To Find a Seashell is to Discover a World of Imagination........

I love shells…...big shells, little shells, white shells, pink shells - they all tell a story, and I am always dying to listen to it.  The way they weather tells us of their journey, much like the laugh lines on our faces. I want to know what they are, what they were, and who lived there. 

When the Eastern Shore became my home, her waters and every creature in them suddenly became mine. I wanted to explore them, discover them, nurture them, and protect them. I made myself a promise that if I found something and didn’t know what it was, I’d find out.

Our recent run in with Storm Jonas has left us with seashells - everywhere! Shells that we usually find only on our boating adventures have washed up on our beautiful beaches, making themselves available for everyone to love - what a wonderful gift from that Beast.

Shelling leaves us with a gift even greater than the shells themselves. It leaves us with the memories we make looking for them, whether it be with our loved ones, or in sweet moments of solitude on our peaceful shores. I look around my home, filled with so many treasures I’ve found here and reflect on these moments…..with my husband, with my boys, or by myself. These memories makes them more valuable to me than the finest diamond.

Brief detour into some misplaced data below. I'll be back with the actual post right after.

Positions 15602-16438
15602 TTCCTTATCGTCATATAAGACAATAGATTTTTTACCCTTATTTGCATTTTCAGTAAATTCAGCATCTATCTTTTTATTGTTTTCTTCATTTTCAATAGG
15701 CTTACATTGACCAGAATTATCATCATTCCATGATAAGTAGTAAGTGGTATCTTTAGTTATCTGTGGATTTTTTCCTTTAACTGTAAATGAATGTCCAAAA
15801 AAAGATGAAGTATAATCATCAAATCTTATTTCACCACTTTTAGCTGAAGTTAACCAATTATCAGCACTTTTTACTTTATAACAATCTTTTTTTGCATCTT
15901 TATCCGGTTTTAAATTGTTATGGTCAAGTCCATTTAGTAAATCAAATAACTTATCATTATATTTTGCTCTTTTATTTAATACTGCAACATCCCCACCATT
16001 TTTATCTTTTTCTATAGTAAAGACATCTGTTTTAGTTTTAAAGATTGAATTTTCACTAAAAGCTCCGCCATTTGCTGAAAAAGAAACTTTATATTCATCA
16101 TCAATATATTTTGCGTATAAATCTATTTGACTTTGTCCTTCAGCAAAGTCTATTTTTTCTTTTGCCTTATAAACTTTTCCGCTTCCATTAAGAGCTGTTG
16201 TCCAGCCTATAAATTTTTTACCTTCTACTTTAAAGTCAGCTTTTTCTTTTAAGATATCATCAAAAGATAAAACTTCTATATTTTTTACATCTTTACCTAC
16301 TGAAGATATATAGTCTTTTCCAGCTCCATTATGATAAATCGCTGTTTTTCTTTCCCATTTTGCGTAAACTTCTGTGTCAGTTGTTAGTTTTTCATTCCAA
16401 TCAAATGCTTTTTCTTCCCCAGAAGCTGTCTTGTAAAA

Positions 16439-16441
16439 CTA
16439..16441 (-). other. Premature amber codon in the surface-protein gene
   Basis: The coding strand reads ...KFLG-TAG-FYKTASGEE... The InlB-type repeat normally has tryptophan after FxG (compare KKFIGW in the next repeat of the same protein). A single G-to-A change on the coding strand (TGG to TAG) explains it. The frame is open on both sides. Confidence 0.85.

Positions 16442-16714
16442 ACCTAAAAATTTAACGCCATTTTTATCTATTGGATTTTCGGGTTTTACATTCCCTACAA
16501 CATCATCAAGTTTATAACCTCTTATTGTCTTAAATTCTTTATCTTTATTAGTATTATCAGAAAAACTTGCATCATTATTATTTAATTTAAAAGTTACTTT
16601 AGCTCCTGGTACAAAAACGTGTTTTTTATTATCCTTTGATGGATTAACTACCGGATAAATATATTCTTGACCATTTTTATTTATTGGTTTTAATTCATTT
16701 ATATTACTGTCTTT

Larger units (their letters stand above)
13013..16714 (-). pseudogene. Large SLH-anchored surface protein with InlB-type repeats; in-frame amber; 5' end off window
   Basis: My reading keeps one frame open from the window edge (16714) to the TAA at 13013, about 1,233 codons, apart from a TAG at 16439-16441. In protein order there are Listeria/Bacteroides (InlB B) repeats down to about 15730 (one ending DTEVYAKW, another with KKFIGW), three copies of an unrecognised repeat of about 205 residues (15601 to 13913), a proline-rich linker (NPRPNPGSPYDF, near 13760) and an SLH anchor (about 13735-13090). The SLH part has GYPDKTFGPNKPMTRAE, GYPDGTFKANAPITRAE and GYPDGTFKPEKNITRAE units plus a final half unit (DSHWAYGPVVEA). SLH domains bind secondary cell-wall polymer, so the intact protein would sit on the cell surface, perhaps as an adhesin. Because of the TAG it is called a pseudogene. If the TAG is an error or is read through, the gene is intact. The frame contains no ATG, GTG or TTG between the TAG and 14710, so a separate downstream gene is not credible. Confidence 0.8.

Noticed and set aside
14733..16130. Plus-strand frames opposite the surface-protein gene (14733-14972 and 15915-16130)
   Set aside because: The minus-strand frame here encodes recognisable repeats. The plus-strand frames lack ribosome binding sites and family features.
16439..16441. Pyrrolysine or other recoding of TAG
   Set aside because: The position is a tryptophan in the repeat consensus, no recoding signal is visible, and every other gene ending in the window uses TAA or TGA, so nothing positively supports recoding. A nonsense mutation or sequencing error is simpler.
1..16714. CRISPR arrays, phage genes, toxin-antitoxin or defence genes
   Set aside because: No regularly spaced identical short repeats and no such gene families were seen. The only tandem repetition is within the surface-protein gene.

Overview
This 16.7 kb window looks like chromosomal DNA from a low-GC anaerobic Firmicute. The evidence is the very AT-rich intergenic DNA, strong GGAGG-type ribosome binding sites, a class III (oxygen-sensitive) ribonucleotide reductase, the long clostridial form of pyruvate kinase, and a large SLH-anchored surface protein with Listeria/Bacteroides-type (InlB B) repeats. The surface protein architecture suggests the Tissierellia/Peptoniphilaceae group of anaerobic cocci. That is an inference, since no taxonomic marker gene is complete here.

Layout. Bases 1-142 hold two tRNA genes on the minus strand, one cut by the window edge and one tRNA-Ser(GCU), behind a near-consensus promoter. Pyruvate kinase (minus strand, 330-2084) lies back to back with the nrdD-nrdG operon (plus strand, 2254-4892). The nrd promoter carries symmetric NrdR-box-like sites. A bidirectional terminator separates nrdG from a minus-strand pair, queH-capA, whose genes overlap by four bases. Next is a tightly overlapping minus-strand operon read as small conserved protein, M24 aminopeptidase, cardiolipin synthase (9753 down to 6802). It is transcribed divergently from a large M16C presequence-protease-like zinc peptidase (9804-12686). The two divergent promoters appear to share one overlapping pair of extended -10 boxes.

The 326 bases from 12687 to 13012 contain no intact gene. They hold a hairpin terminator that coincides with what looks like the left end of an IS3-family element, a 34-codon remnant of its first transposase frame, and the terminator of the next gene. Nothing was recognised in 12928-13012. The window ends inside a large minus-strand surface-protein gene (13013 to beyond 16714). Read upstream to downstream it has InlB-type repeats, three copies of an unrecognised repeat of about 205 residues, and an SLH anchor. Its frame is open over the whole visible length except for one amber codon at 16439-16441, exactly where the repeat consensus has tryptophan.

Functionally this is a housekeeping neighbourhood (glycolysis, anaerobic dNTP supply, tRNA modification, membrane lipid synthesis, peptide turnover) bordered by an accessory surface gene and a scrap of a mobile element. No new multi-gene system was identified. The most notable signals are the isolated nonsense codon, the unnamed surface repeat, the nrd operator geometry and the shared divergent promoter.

The beauty we all seem to get most excited about is the Whelk, often confused with the Conch - and not nearly as tasty, trust me - although they are edible. Whelks, like Conchs, are Sea Snails, but Conchs are herbivores, while our Whelks are carnivores and scavengers. They vary in color from grayish white to tan and can actually live up to 15 years - think about that the next time you pick one up!

Three gorgeous varieties live here on the Shore - the Knobbed Whelk, the Channeled Whelk and the Lightning Whelk.  They all make for an interesting find, but the Lightning Whelk is the only one with a left-handed whorl - a true southpaw - making it pretty awesome to find! I see you lining your shells up now to see if you have one…..I know I did!

We usually find Whelks alive as the tide rolls out, and love to let them “squirt” our ever curious boxer Brinks. He falls for it every time. They do this as a defense mechanism and also just to clean out their siphon.  If they’re alive, please allow them to stay that way - they will give us their beauty soon enough.

You can tell if they are alive by gently touching their operculum - the hard plate on the bottom; they will close it like a trap door when tickled! Return it safely to water below the tide line, and don’t let your dog didn’t see where you put it - trust me on this one, too!
And as we have seen with Jonas, Mother Nature occasionally decides to toss a few our way - sure, she can be moody, but obviously has a soft spot.

“Seashells remind us that every passing life leaves something beautiful behind”.....